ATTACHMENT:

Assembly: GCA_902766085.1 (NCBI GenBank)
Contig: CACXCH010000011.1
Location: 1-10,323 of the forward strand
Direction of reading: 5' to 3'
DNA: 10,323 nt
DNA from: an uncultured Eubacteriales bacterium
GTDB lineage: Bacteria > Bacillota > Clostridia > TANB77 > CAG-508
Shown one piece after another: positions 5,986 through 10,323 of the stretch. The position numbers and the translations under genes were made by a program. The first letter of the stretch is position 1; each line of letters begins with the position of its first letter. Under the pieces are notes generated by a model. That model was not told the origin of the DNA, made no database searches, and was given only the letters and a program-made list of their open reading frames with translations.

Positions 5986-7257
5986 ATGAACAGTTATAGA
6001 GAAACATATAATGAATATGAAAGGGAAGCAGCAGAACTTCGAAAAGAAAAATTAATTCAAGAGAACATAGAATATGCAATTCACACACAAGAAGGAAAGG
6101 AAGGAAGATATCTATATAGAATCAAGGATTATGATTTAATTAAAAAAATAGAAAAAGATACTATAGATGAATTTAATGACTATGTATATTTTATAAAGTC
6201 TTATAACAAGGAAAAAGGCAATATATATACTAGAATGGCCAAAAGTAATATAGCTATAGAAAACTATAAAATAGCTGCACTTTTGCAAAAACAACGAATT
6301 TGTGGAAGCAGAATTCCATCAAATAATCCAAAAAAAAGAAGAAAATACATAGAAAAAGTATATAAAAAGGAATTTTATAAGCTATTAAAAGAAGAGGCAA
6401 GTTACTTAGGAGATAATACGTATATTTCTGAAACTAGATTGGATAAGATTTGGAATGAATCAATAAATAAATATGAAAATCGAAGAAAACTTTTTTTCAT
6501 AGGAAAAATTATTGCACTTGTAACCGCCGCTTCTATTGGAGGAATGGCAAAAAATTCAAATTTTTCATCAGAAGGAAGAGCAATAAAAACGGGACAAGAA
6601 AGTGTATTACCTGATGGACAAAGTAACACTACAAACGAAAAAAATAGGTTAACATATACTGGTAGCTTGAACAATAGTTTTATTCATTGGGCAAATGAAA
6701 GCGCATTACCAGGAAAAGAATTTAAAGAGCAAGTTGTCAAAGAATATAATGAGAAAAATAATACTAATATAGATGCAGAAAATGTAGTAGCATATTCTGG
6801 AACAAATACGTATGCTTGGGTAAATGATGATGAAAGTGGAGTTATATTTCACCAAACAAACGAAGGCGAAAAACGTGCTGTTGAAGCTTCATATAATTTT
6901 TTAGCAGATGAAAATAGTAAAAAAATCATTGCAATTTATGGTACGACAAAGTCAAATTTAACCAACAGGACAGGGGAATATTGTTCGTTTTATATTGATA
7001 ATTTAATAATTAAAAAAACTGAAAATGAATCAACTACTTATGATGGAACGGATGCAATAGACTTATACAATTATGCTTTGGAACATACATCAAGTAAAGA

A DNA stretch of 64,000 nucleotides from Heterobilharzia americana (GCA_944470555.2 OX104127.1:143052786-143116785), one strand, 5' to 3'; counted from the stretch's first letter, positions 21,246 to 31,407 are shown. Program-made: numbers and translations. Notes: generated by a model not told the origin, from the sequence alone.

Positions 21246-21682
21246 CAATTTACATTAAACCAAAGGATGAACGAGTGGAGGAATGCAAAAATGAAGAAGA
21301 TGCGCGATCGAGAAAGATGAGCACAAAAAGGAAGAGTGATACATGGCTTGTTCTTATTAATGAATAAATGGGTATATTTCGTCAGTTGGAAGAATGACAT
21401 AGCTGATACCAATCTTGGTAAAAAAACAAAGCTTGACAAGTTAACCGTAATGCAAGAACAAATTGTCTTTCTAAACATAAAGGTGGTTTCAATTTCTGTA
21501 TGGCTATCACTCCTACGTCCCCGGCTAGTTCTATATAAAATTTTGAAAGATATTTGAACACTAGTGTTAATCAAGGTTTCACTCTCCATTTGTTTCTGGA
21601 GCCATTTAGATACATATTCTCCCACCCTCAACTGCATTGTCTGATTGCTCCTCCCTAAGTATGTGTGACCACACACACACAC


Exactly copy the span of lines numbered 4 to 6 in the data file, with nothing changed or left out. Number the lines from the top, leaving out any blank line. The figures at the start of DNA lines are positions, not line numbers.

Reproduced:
Direction of reading: 5' to 3'
DNA: 10,323 nt
DNA from: an uncultured Eubacteriales bacterium